The CEO also expressed doubt that 15,000 MW of off-shore wind power capacity can be erected by 2020, which is also part of the government plan. E.ON, Germany's largest utility, has internal plans to increase the share of energy coming from renewable sources to one quarter by 2030, Bernotat said.



And the Norwegian Nobel committee even more so

I am ashamed to admit that I had never heard of Irena Sendler, whose obituary appeared in this morning's paper. Hers is an awesomely humbling story, even by the standards of her heroic generation. A Polish Catholic, she spirited some 2,500 Jewish children out of the Warsaw ghetto, displaying casual and extraordinary courage. She kept a list of the children she had saved, hoping one day to reunite them with their parents - although, in the event, almost all lost their families in Treblinka. In 1943, she was arrested by the Gestapo and tortured. Her legs and feet were broken, but she refused to give up her list. She was sentenced to death, but rescued, whereupon - almost unbelievably - she went back to work.

Here, though, is the sentence that leapt off the page at me: "Last year she was nominated for the Nobel Peace Prize, eventually won by Al Gore." Al Gore! I mean, nothing against the old lardbutt - it's nice to see ex-politicians doing something they believe in rather than giving themselves over wholly to the getting of personal wealth - but making a film is not the same thing as donning a yellow star and smuggling babies past enemy soldiers.

Our generation, as Danny Kruger put it in the best tract of 2007, is moralistic rather than moral. We are better at holding opinions about what governments or multi-nationals should do than we are at doing the right thing by our neighbours. Having formed our opinions, we become self-righteous in a way that the Irena Sendlers of the world couldn't understand.

"We who were rescuing children are not some kind of heroes", she said towards the end of her life. "That term irritates me greatly. The opposite is true - I continue to have qualms of conscience that I did so little. I could have done more. This regret will follow me to my death." There is a haunting sincerity to that statement. You can't imagine Al Gore saying any such thing, can you?


BOOK REVIEW: "Energy Keepers Energy Killers: The New Civil Rights Battle" by Roy Innis

Review from Center for the Defense of Free Enterprise:

This powerful book documents the destruction planned in every community in the United States by the assault of the Energy Killers invading the world.

Already in the news from India to Africa to North Korea to Pakistan and even in New York City, higher grain prices, fertilizer shortages and rising energy costs are combining to spell hunger for millions in headlines shouting "Global Famine!"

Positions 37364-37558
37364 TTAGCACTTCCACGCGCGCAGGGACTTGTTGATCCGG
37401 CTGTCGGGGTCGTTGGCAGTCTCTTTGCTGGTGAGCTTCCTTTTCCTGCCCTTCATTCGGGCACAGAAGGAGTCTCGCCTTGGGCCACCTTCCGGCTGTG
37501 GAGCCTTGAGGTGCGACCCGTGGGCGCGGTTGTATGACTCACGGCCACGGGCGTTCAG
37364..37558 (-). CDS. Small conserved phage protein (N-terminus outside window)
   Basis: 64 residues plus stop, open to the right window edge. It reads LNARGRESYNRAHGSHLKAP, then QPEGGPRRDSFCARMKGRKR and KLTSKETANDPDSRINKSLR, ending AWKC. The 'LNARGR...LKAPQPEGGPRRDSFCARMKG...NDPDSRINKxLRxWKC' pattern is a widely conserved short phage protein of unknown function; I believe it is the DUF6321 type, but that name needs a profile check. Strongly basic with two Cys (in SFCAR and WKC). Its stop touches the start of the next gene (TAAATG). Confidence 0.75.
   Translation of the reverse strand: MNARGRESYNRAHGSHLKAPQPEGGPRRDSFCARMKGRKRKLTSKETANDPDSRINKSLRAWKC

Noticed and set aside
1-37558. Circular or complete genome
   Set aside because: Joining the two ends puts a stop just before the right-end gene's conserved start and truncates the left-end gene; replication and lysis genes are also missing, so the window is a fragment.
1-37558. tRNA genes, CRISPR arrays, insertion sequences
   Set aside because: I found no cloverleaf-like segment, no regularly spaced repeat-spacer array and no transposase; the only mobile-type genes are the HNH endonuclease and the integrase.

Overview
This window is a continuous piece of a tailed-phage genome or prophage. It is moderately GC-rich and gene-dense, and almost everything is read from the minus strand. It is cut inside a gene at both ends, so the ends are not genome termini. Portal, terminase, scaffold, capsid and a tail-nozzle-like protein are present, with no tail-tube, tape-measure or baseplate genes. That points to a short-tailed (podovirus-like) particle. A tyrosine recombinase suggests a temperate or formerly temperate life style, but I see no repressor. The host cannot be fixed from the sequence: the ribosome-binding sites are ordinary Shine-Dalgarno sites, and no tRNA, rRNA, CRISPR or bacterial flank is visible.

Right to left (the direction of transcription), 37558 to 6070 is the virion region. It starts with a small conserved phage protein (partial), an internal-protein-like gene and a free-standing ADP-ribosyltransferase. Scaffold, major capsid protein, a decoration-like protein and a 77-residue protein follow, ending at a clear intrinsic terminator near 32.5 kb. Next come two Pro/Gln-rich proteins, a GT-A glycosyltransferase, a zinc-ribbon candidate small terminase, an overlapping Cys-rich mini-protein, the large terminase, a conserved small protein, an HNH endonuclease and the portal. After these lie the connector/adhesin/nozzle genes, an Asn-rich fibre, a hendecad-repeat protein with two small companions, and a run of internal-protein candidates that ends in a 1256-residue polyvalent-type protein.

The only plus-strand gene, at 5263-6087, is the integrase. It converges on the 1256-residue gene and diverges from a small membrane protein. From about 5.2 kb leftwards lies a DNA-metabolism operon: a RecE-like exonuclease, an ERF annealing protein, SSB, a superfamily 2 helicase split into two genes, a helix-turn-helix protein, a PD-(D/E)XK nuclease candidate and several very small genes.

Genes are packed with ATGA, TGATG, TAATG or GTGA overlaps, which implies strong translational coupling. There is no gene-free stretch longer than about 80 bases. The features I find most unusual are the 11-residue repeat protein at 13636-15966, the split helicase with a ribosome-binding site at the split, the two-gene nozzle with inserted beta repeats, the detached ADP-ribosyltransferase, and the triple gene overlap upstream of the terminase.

Energy Keepers Energy Killers: The New Civil Rights Battle exposes the wrongs done to the poor and minorities by environmental and political elites trying to eradicate fossil fuel production - coal, oil, and gas - supposedly to 'save the world from global warming.'

Author Roy Innis, national chairman of the Congress of Racial Equality, shows how their wrongheaded policies price energy out of reach and violate the civil rights of all Americans, and hurt the poor and minorities worst. Innis demands an end to this 'energy racism' and calls for the opening of all federal lands - which belong to the disadvantaged as much as to well-funded environmental leaders - to more energy production in a sustained campaign to increase supply and lower prices. Innis reveals the flaws in global warming hysteria and makes the stunning fact clear in his 'Energy Reality' chart that so-called 'alternative energy' from wind and solar power actually provided less than one-half of one percent of America's energy needs in 2006 and not much more by 2050.


For more postings from me, see TONGUE-TIED, EDUCATION WATCH INTERNATIONAL, POLITICAL CORRECTNESS WATCH, FOOD & HEALTH SKEPTIC, GUN WATCH, SOCIALIZED MEDICINE, AUSTRALIAN POLITICS, DISSECTING LEFTISM, IMMIGRATION WATCH INTERNATIONAL and EYE ON BRITAIN. My Home Pages are here or here or here. Email me (John Ray) here. For times when is playing up, there are mirrors of this site here and here.


1 comment:

Anonymous said...


Ah, but remember, global warming is capitalism AS genocidal fascism, hell bent upon the annihilation of the WHOLE WORLD, not just non-aryans, and Gore is heroically and ingeniously using capitalism against itself, "working from within the system to change it," a hippie ideal! Besides, saving a few silver-spooned white Jewish kids from tin hat psychopaths isn't exactly the major agenda of our growingly antisemitic culture.

The tobacco industry lied. People died. Thus industry lies, period. So now we have warning stickers on packs of cigarettes and a huge black market in untaxed cigarettes. We not only have stickers on music albums but on fruit too.

Soon, they'll regulate that our car's latest MPG measurement be posted on a big orange sticker on our back window. And Jews will once again get tattoos, since their high IQs make their carbon footprint higher too, as they make more money than others.

Besides, despite being 0.2% of world population (80% of them equally divided between the USA and Israel), they own about 30% of hard-science Nobel Prizes (!), especially in physics, chemistry, and medicine.

Names like Michelson, Bohr, Einstein, Feynman, and Hertz.

Alas, during much of the last century, Albert Hofmann, who just died at age 102, the inventor of LSD, was on the Nobel Prize committee in Switzerland. It must thus be a Jewish conspiracy. Except he wasn't Jewish, though we all know those wily Jews hide such things for no good reason, especially the Swiss Banker types.